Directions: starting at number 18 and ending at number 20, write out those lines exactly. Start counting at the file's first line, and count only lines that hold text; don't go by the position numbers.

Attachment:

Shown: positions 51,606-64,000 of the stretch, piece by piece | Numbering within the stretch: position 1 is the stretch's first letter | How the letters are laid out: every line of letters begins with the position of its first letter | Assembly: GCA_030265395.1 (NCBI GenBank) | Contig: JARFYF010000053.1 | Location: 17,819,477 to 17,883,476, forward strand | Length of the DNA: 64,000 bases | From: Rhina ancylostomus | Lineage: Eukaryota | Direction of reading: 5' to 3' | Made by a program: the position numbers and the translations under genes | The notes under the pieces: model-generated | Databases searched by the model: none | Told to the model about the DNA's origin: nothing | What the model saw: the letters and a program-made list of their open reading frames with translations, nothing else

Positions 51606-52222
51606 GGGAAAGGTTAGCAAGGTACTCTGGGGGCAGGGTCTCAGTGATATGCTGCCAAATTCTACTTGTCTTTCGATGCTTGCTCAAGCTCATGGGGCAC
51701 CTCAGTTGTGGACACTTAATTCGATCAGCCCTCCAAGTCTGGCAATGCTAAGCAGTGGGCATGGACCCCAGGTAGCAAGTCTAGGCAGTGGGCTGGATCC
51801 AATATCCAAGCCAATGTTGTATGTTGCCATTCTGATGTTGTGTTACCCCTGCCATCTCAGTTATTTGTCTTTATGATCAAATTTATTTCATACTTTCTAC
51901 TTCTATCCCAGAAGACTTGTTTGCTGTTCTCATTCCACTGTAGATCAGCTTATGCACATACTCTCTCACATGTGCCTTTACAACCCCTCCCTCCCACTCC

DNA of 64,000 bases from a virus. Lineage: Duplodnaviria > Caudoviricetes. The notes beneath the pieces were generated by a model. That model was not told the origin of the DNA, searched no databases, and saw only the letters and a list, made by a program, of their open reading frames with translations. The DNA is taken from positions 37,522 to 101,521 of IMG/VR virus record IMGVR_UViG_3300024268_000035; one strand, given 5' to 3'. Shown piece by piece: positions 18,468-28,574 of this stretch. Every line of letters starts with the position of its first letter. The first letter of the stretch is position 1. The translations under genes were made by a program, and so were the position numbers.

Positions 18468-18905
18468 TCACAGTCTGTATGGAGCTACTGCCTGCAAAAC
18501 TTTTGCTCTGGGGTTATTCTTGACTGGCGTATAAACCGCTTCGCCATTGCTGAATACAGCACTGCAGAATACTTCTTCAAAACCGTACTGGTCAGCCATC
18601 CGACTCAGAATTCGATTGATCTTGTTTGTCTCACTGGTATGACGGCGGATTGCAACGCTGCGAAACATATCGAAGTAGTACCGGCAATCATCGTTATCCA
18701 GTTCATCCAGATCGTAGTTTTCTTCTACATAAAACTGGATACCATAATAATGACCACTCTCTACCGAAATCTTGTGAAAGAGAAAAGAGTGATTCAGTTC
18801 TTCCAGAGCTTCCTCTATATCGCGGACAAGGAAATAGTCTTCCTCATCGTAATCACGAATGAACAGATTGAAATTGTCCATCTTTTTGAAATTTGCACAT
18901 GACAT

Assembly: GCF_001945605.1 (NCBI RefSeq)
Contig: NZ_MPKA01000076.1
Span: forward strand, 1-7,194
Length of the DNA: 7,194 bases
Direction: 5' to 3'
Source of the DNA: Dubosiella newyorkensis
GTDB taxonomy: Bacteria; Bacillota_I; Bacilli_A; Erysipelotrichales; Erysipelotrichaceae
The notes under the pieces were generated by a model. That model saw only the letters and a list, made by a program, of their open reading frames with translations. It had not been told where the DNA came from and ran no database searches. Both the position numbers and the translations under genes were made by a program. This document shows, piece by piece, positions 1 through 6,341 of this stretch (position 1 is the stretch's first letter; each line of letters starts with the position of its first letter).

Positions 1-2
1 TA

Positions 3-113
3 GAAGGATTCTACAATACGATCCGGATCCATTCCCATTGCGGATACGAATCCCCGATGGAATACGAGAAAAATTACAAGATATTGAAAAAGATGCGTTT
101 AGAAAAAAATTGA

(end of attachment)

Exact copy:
Length of the DNA: 7,194 bases
Direction: 5' to 3'
Source of the DNA: Dubosiella newyorkensis